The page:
In most of my day-to-day music, I listen to dance & techno. As an aficionado, I know that a large portion of that music comes from remakes of pop music. Those remakes are so common, in fact, it kind of slipped my notice until recently when I got in to a discussion about a particular remix of Finger Eleven's "Paralyzer". A friend heard my remix and started on a rant that initiated with the "Paralyzer" remix, but ended up encompassing all remixes ever made. The gist of the rant was that a remix of a song does nothing but destroy the power of the original song, by dissecting the elements that make the original appealing, and break it down into a mush of bass beats and mainstream acceptable fluff. While I agree that a remix can have that effect, I don’t necessarily think that should automatically preclude any and all remixes ever.
Making music, like any other creative endeavor, can be an all consuming fire. In fact, most times that’s exactly what happens. The artist is consumed with the idea of creating a particular sound, or conveying a particular message with their music. They are so consumed that they ignore other avenues that could be explored while creating the song being worked on. I can't count how many times I've heard a song and thought, "it would have been cool if they had added a trumpet here" or "why did they put that guitar riff there?"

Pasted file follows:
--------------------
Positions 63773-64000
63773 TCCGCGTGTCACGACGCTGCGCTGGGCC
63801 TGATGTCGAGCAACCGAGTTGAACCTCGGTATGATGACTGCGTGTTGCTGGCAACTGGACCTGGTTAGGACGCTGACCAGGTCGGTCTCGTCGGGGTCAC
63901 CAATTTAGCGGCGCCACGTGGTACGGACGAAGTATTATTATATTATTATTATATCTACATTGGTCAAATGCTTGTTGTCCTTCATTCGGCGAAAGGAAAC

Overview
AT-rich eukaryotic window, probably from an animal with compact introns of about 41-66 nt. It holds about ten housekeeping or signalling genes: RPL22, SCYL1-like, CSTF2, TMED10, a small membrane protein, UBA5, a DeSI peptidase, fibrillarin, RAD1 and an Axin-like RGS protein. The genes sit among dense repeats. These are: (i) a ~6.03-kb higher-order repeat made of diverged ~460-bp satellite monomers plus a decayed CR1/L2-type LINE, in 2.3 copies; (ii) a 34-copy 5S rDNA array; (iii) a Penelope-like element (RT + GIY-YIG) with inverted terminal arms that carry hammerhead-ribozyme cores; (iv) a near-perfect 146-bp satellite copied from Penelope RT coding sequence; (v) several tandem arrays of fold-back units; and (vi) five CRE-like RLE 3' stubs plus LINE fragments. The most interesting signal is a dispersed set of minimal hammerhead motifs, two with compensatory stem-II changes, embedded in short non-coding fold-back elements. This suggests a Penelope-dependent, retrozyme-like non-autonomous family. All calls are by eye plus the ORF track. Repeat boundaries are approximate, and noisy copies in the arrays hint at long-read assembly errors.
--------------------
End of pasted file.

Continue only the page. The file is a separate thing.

That's the artistic source of musical remakes. Getting inspiration from an original work, and then modifying that work into something different. Something that appeals to a greater audience, or a different audience than was intended, or even presents the same message in an entirely different context. For example, Pink released a song called "You Make Me Sick". It's a song about a girl succumbing to the charms of a guy that she finds repulsive. In the original version, the song is slow and gives the message of someone being slowly corrupted into submission. There's also a remix of it that I particularly enjoy that speeds up the tempo and adds a driving bass beat. When combined with the lyrics, it gives the song a quality that makes it seem like inhibitions lost in a whirlwind of sweet words and desire. Both versions are appealing, but in the remix the song takes an entirely different and equally compelling context. That's what the best remixes do: take the essence of the original song and shift it or enhance it to create a new, yet equally great song.
I remember watching an interview with Jennifer Lopez where she was talking about a time when she was filming a video and in between takes, her music was playing. Someone switched the music to a remake, and at first J-Lo didn't know why anyone would take off her music on HER video shoot. As she paid attention she realized that it was a remix of her song, and to her surprise she LIKED IT. Consequently, she decided to film several versions of her video, one of which to match that remix.
That is what remix is supposed to do, enhance your enjoyment of the original by providing a different context for you to enjoy.